I often put together a “soundtrack” that I listen to when writing a certain project. For my unpublished Regency Romance, I found the Enya album “A Day Without Rain” to be very inspiring. But if I’m writing something modern, I lean towards music from artists like Norah Jones, The Fray, and John Mayer.
If your story was optioned for a movie, who would play your characters?
For the heroine and hero in Ghosts of Romances Past, I can see Rachel McAdams and maybe Joseph Gordon-Levitt.
Where were you when you got your first contract? Who did you tell first?
I was actually with my mom and sister at the time, so it was very exciting for everyone. I had checked my email not expecting a response (the manuscript hadn’t been gone very long) so I was pretty much floored.
How old were you when you read your first romance book?
In my teens, when I first loved L.M. Montgomery’s books. I still think she’s a great example of romance transcending genre limitations, so maybe that’s why figures like Gilbert Blythe are almost as beloved to romance lovers as Mr. Darcy.
What author causes you to “go fan girl”/ squeal over/anticipate upcoming books?
If you still have one of those pesky non writing jobs what is it?
I really love Anne Tyler’s literature … and I love announcements for fellow Pelican Book Group authors when they launch an exciting new project. I don’t have a non-writing job, so the thrills of reading and writing have the double edge of being a full-time career.
What are you currently working on, and what else is in the wings?
Currently, I’m working on a new spring wedding-themed book … this one a slight departure from my three wedding novellas, but also a longer read for fans to enjoy. I’m also working on a new project for submission to Pelican Book Group and preparing to release my first period Regency novel for the end of spring. So right now is packed with lots of work and lots of planning for the future.
If you could co-write with another author who would it be?
Other than my current writing partner? Who would forgive me if I partnered with someone else, don’t worry (especially if that someone was a best-selling author, for instance). I think the opportunity to write with someone is made on a book-by-book basis … but offhand, I think the most interesting choice would be one of the great romantic authors like Jane Austen … of course, this scenario involves a little time travel. To really learn something about writing good literature, I think being the coauthor of someone like classic author George Elliot would be a rewarding experience.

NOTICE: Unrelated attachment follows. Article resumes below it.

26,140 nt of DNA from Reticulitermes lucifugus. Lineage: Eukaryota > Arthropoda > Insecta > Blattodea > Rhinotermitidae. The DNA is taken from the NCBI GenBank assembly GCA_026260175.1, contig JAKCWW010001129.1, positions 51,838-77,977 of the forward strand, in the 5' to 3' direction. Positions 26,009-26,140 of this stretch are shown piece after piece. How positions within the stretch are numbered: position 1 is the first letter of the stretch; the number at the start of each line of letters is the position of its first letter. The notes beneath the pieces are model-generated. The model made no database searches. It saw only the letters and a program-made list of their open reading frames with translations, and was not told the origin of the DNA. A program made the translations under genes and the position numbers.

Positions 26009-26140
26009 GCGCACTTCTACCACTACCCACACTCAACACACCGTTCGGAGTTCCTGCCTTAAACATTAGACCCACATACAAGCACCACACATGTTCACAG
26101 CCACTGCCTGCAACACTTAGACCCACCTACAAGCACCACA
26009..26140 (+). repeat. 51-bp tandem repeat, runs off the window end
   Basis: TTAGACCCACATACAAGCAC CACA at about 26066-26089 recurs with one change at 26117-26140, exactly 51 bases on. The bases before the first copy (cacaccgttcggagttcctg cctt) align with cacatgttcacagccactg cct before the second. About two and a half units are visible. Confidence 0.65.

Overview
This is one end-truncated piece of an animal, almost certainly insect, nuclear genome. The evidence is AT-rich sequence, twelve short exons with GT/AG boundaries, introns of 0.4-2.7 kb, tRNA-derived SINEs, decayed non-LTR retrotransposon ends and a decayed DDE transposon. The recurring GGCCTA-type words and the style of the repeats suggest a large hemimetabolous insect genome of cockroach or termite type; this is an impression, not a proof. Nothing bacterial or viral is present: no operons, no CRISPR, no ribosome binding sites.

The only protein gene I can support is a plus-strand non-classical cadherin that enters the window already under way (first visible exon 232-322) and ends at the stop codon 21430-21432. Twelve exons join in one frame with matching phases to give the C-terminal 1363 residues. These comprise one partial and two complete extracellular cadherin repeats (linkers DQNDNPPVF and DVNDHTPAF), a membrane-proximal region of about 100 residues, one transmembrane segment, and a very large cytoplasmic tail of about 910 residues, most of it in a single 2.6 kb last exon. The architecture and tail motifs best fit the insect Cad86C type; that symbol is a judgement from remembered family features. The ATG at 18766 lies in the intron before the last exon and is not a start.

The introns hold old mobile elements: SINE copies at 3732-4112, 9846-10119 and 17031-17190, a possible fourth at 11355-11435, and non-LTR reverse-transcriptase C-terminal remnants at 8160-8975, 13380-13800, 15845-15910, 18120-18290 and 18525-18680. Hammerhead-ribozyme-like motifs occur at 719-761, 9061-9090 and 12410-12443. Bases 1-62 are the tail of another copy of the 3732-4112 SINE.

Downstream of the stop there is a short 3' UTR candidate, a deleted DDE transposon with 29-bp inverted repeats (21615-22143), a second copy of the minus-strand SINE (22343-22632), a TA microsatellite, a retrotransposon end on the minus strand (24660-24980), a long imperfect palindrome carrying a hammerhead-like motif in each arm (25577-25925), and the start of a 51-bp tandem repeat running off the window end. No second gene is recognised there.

How do you pick your characters names?
I use one of those baby names books – the kind you pick up at a garage sale or secondhand bookstore. Two of them, actually – one’s from circa 1980 and coming apart. It has the meanings, interesting spellings, all sorts of things that can pique the imagination.
Do you prefer the love at first sight approach or a steady growth throughout?
It really depends on the characters and the story…I suppose there was a little of both in Ghosts of Romances Past; and in a way, my co-authored romance Dear Miss Darcy was about love at first sight, although the main characters didn’t know it (it was the rather playground “I don’t like you” rebuff that makes Shakespeare’s love/hate relationships so classic). I think a slow build, however, is the most honest in terms of reader identification, and also, the easiest means of building a story filled with obstacles and generally “misunderstood” affections that can pull in readers’ imaginations.
What is your reaction to people who say one of the following…”Oh you write romance, I thought you were a real writer”, “Romance isn’t a real writing career” or the ever popular “Oh, one of those books”.
It’s a tough response – given my own love for both classic and modern-day literature. But I think a good author of any genre should try to bridge those two worlds. Genre fiction writers, including romance, will always have opportunities to celebrate literature in a small way by introducing genre fiction lovers to its presence (which is what I tried to do with Ghosts of Romances Past as A Christmas Carol retold, or Christmas with Miss Austen). Literature lovers may find themselves one day embracing a genre fiction book that offers them a light, enjoyable read with elements of their favorite novels.
Where can readers find you?
They can find me at the following places:
And for the silly side – What is your favorite type of chocolate?
Mmmmm…. Milk chocolate. With nuts. Or white-chocolate filled truffles. Right now, it’s a toss-up.